The must-watch TV series that combines sex and single motherhood like never before.

The TV series SMILF is a reminder of how blessed we are to be living in the age of TV streaming services.

The dramedy is directed and produced by Frankie Shaw, 32, who also pulls off a creative trifecta by doing double time as the show’s leading lady. The series depicts a gritty, real, hilarious yet brutal world that many years ago would surely have been deemed not nearly pretty or prestige enough to appeal to a mainstream audience.

But thanks to the golden age of TV we’re currently living in, SMILF (which stands for Single Mother I’d Like To F*ck) is available to watch exclusively in Australia via streaming service Stan and boy is it worth your time.

In the series, Shaw plays a slightly dysfunctional and scrappy single mother of one named Bridgette Bird, a 20-something woman who once dreamed of building a life outside of the gritty and gloomy South Boston suburb she was born in. We learn through the series that Bridgette was a whip-smart student who earned a scholarship to a private school and then planned to become an actress, but an unexpected pregnancy derailed her plans.

She now lives in a dingy one-room apartment with her gorgeous little toddler Larry, attempts to make it to auditions to continue her acting career but in reality spends most of her time tutoring the children of an obscenely wealthy and affluent woman named Ally (played by Connie Britton) who has a few problems of her own.

Since Frankie has loosely based the plot of SMILF on her own life, pregnancy and motherhood, much of the storyline rings very true and the overall production pulses with relatability and gritty realism.

Much of the first season follows Bridgette’s attempt to navigate life as a single mother following one disaster after another, a story that is cleverly punctuated with her attempts to fall back into the world of dating and casual sex now that Larry is a toddler.

The beauty of SMILF, along with its humour and uniqueness, is in the revolutionary way it depicts single motherhood.

Bridgette’s life may be tough and she makes a myriad of mistakes in every episode, but her fierce love for her son shines through and you are never left thinking that she is a bad mother for doing whatever she needs to do to get through the day. Even if it’s leaving her son asleep at home alone a while she dashes down the road to grab some snacks from a convenience store or having sex in the same bed her son is asleep in, because they live in one room and there’s just no other alternative.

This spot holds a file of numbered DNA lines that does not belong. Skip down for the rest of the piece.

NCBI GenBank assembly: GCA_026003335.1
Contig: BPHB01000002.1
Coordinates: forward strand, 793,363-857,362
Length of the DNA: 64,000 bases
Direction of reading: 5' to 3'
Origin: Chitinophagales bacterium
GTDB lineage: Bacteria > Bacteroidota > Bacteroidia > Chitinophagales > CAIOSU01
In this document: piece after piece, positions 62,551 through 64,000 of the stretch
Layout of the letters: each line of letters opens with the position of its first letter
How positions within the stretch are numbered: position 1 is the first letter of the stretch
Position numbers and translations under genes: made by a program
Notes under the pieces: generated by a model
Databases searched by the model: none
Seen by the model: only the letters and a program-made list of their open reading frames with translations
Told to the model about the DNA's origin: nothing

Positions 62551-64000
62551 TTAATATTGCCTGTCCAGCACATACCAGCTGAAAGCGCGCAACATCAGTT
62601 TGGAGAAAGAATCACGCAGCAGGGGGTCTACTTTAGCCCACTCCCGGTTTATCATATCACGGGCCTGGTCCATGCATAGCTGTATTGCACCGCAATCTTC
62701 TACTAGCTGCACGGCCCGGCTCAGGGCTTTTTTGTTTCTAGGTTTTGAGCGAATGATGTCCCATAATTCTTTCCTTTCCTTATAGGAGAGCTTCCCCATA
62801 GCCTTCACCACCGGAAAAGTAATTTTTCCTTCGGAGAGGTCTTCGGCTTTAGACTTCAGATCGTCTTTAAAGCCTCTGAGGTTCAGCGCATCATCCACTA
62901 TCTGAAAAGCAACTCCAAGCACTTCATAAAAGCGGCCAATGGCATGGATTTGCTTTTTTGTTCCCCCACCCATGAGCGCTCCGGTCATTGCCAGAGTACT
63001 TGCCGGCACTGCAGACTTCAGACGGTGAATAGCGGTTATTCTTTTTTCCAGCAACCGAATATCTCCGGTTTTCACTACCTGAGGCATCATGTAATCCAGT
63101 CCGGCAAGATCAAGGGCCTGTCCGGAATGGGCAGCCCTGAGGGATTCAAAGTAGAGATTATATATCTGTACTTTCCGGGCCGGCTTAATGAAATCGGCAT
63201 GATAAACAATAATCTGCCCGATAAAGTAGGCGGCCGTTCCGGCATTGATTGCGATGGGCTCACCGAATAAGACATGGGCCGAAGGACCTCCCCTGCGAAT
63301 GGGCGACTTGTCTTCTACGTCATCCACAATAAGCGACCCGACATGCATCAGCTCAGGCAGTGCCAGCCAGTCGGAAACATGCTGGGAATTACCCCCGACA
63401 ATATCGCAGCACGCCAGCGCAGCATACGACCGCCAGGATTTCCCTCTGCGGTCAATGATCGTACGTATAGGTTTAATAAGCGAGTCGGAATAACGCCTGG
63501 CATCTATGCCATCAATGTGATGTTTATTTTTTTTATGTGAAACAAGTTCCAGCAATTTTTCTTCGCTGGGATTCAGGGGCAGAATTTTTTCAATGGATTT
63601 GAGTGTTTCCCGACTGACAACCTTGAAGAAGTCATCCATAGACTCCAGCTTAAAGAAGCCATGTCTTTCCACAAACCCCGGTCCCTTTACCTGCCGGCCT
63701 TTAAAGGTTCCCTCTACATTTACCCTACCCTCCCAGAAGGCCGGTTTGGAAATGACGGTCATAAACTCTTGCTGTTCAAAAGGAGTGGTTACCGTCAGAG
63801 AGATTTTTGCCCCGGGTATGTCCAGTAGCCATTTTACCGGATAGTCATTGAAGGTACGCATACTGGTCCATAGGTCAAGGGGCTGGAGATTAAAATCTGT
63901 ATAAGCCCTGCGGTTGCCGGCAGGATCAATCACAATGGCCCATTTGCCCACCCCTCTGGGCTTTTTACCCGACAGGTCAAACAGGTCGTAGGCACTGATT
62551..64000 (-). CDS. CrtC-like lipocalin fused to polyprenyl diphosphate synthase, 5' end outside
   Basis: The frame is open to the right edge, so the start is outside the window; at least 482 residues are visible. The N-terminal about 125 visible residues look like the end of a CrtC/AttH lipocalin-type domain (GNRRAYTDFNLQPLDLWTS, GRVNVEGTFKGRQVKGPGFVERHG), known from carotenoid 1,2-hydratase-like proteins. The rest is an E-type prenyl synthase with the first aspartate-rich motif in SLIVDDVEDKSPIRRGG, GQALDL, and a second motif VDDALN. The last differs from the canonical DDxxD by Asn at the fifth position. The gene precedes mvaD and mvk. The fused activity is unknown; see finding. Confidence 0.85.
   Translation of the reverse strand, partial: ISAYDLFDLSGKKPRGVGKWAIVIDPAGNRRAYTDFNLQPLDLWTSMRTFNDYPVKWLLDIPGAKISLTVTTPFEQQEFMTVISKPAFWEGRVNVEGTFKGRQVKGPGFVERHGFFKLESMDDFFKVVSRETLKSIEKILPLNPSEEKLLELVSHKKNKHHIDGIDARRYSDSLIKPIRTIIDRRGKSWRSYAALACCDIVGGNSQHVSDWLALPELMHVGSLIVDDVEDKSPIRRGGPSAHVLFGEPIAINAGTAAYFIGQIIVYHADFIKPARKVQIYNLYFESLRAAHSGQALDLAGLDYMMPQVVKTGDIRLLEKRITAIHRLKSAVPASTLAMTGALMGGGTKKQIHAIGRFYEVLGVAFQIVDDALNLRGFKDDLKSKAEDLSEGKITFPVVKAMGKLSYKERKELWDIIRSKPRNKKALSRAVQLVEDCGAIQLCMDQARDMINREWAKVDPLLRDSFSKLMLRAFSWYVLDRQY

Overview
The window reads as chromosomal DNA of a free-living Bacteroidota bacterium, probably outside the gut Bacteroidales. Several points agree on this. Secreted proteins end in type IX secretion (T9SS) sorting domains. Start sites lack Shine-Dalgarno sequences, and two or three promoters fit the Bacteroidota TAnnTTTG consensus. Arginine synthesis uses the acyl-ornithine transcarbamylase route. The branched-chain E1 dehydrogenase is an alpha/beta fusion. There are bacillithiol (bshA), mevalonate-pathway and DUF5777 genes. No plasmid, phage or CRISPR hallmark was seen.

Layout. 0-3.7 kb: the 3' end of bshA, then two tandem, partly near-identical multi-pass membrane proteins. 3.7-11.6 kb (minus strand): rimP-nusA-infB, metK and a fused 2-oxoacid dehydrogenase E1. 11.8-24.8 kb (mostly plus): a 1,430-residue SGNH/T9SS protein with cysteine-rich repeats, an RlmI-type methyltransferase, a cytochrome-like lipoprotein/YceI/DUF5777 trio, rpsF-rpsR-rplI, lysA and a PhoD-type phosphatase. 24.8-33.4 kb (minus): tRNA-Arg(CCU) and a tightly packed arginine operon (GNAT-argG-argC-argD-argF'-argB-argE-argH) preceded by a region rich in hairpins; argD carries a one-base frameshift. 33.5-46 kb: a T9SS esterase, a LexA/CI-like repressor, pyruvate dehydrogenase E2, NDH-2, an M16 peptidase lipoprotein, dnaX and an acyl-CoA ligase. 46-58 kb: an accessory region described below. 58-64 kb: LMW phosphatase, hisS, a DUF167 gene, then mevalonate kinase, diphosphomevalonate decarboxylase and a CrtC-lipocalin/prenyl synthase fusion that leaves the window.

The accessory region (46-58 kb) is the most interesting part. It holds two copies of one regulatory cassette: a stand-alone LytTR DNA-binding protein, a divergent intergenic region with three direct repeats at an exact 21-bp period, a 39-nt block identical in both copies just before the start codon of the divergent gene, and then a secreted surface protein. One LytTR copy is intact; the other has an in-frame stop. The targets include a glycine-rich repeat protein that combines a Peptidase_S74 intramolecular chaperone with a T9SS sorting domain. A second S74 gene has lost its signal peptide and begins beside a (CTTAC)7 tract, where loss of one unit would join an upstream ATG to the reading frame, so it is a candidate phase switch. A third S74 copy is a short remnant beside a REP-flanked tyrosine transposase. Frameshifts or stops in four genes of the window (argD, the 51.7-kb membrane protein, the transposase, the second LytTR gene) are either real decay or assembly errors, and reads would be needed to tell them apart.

Frankie Shaw as Bridgette Bird in SMILF. Source: Stan.

Unlike other shows that may have glossed over the gritty, and sometimes even ugly, sides of single motherhood (ahem Gilmore Girls...)  SMILF rarely plays out like a neatly wrapped up, picture perfect TV series.

Rounding out the cast is Rosie O’Donnell as Bridgette's mother Tutu, a gruff retiree with mental health issues who is just as critical of Bridgette's parenting style as she is eager to help her daughter with Larry's care, and the dynamics of their relationship are a stand-out element of the series.

Season two of SMILF, which is based on Frankie Shaw's Sundance Film Festival Jury Award-winning short film of the same name, has just kicked off on Stan and from what we've seen so far the series has truly bee able to build on the strongest story elements it offered fans the first time around.

SMILF also made headlines in December 2018 when Australian actress and former Home and Away star Samara Weaving left the series after alleging that two sex scenes she was tasked to appear in were mishandled by Shaw and complaints were made  Weaving is believed to have complained to the screen actors union and Showtime, and her complaints were investigated. The investigation found Shaw innocent of wrongdoing, Variety reports, but Weaving was released from her contract after requesting not to return if the show continues with the third season.

The first season of SMILF is available to watch now on Stan, new episodes of season two will be dropping the weekly same time as the US.

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